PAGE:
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2020 flashback: Media called jab mandates a “conspiracy theory”

If there’s one thing we’ve learned from this pandemic, it’s that many ideas initially written off as “conspiracy theories” were actually just spoilers.

Now, in 2022, Europe is facing growing calls from governments and health authorities for legal vaccine mandates.

Recently EU President Ursula Von Der Leyen called for the bloc to move towards such mandates.

Since then, numerous European countries have either adopted the policy or suggested it, including Austria, Greece, Germany, Italy, France and much more.

This week, both NPHET and NIAC announced they were considering mandatory vaccinations in Ireland.

With this in mind, let’s take a look at what certain media outlets said about jab mandates at the start of the pandemic.

In February of 2020, Canadian news outlet VICE published an article entitled “Anti-Vaxxers Are Terrified the Government Will ‘Enforce’ a Vaccine for Coronavirus.”

The piece reads:

“Anti-vaccine corners of the internet are worried…that the government might develop—or even “enforce”—a coronavirus vaccine.”

It describes how “anti-vaxxers” were “terrified” that “some day the government will find a convenient excuse to enforce Orwellian degrees of control.”

“This is a common theme in the anti-vax world, and conspiracy theorist communities more broadly…” the author wrote.

She went on to describe how “sources of anti-vaccine misinformation on social media” which share “rumors and false speculation virtually nonstop” had been posting their concerns about “forced” or “mandatory” vaccination.

Now, bear in mind, I don’t know the people she’s talking about and I’m not acquainted with their beliefs. I’m not anti-vaxx myself, and I’m sure many of these types of pages share some fairly wacky stuff that I wouldn’t agree with.

But this precise prediction – that Covid-19 has led to mandatory vaccination – was correct. More importantly, media outlets like VICE were wrong. Whatever else these “anti-vaxxers” believe, they were right about that point. And so, will the author of the piece retract their comment and apologise?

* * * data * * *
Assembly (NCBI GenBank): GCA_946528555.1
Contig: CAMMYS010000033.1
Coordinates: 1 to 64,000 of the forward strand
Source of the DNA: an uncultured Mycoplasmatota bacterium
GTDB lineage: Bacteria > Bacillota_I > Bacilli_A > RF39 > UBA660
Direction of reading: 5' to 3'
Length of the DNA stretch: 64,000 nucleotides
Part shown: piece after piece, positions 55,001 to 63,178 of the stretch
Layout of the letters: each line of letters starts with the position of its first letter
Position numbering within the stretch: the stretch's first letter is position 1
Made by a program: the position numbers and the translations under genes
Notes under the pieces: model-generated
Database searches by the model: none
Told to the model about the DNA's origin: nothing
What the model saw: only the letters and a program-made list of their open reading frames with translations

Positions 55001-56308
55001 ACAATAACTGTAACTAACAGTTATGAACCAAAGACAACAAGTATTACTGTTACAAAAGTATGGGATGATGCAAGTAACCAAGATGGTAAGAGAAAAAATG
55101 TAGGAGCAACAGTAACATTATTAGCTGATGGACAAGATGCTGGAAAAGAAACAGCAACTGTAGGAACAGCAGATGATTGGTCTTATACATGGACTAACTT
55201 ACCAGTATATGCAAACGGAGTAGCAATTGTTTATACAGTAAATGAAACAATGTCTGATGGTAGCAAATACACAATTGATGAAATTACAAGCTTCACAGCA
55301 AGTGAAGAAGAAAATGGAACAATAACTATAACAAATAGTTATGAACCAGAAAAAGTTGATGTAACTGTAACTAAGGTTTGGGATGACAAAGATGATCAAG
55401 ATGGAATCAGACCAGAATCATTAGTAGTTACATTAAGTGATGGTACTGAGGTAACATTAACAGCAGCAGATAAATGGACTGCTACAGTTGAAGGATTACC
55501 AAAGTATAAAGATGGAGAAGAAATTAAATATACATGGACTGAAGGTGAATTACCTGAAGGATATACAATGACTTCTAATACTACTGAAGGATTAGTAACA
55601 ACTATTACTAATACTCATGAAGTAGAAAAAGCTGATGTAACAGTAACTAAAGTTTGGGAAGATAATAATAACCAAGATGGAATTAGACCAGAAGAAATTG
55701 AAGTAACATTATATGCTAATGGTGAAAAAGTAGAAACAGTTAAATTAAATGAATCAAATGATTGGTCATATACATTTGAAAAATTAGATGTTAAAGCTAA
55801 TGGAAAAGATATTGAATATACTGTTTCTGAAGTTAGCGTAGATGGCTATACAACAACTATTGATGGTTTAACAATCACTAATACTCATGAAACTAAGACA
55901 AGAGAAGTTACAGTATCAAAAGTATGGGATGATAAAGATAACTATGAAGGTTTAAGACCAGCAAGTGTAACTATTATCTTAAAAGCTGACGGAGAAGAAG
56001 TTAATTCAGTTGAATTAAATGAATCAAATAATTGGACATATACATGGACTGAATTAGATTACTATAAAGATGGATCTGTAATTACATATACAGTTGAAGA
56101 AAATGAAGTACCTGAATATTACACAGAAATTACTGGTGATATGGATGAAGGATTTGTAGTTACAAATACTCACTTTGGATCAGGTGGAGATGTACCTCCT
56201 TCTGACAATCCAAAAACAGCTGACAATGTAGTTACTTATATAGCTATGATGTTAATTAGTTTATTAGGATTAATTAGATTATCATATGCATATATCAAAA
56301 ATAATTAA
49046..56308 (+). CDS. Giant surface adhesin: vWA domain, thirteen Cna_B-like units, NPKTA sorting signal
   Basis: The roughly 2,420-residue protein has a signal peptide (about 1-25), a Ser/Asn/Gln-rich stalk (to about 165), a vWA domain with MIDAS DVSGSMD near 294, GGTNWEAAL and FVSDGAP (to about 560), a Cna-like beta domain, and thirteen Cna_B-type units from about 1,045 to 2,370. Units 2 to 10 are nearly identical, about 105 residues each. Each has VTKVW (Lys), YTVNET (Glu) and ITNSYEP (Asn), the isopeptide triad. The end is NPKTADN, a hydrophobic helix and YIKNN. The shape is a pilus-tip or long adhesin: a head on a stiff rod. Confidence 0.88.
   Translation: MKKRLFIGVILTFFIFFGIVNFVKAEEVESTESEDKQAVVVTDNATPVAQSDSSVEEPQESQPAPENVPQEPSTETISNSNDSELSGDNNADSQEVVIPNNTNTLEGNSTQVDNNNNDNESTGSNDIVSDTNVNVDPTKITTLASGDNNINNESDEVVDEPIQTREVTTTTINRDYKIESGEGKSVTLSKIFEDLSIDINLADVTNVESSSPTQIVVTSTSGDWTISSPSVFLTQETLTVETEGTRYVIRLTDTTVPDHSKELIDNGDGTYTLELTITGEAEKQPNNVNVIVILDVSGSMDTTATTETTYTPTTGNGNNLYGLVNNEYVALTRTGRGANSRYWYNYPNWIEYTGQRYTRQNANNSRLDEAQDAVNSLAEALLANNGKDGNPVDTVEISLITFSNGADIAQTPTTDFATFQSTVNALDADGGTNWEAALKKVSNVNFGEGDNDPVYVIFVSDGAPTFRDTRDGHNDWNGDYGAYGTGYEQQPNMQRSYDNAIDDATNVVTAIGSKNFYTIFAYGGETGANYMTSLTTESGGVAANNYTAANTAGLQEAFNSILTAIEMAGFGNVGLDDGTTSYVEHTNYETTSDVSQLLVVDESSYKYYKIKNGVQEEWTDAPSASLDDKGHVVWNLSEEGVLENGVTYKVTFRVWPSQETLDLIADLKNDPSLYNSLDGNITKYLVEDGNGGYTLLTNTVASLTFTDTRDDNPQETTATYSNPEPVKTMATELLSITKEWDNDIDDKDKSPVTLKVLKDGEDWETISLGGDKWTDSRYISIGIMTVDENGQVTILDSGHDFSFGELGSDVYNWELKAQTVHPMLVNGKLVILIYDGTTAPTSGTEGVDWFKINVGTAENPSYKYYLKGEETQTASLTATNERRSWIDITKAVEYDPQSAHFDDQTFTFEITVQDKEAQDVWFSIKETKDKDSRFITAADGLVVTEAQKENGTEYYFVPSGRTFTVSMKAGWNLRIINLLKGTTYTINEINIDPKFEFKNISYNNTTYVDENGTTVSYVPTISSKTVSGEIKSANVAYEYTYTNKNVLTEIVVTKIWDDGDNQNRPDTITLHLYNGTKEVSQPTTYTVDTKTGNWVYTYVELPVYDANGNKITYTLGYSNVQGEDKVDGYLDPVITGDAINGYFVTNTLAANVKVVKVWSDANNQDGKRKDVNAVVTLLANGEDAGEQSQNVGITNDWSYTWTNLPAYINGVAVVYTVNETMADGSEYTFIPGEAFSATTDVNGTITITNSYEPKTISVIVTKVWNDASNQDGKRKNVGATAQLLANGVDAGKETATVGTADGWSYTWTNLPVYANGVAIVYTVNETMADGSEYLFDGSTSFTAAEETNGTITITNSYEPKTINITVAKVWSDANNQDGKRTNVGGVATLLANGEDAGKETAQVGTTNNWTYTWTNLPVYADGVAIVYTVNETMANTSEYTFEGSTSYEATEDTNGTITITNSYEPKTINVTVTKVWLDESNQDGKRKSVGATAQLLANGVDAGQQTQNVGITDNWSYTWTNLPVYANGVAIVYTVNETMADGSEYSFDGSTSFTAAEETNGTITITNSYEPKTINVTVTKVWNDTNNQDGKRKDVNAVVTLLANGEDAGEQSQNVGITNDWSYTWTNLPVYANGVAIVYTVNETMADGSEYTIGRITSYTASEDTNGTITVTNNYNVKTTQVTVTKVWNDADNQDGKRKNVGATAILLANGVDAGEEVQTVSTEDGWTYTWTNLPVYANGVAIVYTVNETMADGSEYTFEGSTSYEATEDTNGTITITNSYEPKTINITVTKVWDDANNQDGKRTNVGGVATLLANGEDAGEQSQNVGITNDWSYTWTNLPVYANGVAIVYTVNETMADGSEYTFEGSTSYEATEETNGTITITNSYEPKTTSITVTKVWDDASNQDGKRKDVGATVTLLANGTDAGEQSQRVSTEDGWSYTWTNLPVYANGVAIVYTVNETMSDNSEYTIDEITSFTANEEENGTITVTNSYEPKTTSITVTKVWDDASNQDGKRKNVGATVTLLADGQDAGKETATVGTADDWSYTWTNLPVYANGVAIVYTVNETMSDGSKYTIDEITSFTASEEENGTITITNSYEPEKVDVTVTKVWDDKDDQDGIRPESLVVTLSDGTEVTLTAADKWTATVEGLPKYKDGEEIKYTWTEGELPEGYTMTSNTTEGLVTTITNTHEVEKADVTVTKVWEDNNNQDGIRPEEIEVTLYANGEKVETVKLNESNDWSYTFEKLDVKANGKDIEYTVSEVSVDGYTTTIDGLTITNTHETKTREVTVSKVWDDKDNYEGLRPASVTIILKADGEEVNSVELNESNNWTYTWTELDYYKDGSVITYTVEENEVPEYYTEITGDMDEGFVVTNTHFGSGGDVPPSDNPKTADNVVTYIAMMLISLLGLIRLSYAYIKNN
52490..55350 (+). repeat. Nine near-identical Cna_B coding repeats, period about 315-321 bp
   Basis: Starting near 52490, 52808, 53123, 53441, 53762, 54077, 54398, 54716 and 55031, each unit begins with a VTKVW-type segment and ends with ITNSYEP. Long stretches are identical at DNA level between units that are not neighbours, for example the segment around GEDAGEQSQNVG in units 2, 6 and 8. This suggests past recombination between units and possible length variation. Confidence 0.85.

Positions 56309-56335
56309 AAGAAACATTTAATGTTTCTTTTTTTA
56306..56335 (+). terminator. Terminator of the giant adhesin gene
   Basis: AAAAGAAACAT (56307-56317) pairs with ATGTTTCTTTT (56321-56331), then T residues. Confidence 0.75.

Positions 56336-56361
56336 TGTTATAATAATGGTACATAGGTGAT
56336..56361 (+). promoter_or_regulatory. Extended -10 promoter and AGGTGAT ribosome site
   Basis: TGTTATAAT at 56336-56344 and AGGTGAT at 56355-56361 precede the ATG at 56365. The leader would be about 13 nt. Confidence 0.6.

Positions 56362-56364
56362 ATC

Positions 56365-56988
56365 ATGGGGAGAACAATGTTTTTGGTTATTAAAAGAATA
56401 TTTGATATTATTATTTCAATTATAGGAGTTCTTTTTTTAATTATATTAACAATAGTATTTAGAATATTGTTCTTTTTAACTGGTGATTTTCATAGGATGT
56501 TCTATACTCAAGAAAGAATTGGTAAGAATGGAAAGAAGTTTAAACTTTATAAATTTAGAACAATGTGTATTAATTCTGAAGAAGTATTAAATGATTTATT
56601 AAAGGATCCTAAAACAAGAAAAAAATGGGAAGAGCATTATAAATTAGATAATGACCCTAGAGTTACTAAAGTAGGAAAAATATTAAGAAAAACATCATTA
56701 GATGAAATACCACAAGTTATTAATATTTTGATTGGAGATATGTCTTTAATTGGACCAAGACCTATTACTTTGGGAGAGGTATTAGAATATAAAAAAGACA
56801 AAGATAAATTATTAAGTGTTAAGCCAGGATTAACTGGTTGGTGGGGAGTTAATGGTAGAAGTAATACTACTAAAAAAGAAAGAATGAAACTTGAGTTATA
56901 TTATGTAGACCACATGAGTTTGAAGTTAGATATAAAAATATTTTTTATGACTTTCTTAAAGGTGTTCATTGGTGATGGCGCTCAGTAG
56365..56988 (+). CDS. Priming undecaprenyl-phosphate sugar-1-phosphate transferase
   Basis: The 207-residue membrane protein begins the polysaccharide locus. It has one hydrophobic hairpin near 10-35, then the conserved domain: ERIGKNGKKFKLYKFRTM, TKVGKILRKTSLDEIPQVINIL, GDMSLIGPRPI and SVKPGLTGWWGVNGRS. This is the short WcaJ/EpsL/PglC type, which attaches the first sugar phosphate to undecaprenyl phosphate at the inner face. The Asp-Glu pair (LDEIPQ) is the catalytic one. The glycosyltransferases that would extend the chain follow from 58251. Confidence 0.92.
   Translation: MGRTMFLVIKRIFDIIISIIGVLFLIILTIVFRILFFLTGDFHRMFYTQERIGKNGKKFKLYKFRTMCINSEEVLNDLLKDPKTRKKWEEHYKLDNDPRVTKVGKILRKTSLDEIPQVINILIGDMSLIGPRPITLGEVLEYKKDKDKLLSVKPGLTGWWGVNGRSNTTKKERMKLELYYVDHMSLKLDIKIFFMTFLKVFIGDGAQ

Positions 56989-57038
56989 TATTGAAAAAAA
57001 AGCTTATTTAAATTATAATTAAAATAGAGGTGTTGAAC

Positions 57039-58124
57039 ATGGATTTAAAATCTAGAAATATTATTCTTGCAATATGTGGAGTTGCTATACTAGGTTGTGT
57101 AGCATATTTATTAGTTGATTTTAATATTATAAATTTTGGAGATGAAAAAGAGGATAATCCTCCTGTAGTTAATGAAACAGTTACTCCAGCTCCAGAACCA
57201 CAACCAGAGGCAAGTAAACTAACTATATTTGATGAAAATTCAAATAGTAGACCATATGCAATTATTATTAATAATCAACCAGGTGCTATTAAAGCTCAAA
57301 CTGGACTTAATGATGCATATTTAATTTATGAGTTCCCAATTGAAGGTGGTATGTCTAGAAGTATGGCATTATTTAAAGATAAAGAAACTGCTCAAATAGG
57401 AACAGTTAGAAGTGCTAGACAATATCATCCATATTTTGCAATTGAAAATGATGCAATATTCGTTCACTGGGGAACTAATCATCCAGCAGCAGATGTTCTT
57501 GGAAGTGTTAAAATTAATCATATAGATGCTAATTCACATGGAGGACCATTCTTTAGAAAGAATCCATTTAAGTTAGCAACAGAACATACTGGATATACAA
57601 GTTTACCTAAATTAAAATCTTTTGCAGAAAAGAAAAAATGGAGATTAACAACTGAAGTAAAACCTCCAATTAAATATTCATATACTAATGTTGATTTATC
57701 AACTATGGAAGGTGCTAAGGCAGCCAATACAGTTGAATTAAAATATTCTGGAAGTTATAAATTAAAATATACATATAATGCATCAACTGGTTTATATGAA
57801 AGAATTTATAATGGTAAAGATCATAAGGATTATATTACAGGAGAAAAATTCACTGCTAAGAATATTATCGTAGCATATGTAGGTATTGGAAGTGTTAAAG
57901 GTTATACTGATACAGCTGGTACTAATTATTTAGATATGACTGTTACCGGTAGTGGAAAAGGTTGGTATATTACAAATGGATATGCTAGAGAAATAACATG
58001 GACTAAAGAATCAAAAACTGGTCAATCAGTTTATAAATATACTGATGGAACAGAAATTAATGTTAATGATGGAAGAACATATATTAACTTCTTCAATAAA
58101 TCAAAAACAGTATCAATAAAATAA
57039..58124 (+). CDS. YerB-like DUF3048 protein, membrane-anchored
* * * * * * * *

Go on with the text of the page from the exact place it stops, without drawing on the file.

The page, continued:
Similarly, German outlet DW published a piece in May 2020 entitled “In Germany, vaccine fears spark conspiracy theories.”

The piece quotes Jan Rathje, who DW describes as “an expert on anti-Semitism and conspiracy theories.”

According to Rathje:

“The idea that compulsory vaccinations will be carried out in the future is quite widespread among conspiracy theorists.”

The article continues with a tone that seems to imply that those who believe vaccines will be compulsory are being irrational, or that they have been taken in by misinformation.

In September of 2020, the BBC described an anti-lockdown protest which took place in the UK as being:

“a steady stream of bad information (about coronavirus death rates), groundless speculation (about child abuse and “mandatory” vaccinations) and baseless assertions…”

There are more examples, of course – this list is by no means exhaustive.

The point here is less to rush to the defence of mad “conspiracy theories,” or to say that they have merit. There’s obviously a lot of nutty stuff out there, and not all of it is going to be credible. In fact, much of it clearly won’t be.

It’s more to say that the media, generally speaking, don’t always know what they’re talking about when it comes to the issues of “misinformation” or “fake news.”

There’s a list as long as your arm of things which the media once deemed deranged, tinfoil hat lunacy, and which today is unquestionable fact and established orthodoxy.

From vaccine mandates, to the Wuhan lab leak theory, to the efficacy of masks, media outlets have not only changed their tune on numerous vital issues, but they have done complete and utter reversals of their previous positions – all while expecting us not to notice or hold them accountable for any of it.

My point is not that we should be putting more stock in conspiracy theories – but perhaps we should be putting less stock in the mainstream media.

 

 

 

 

 

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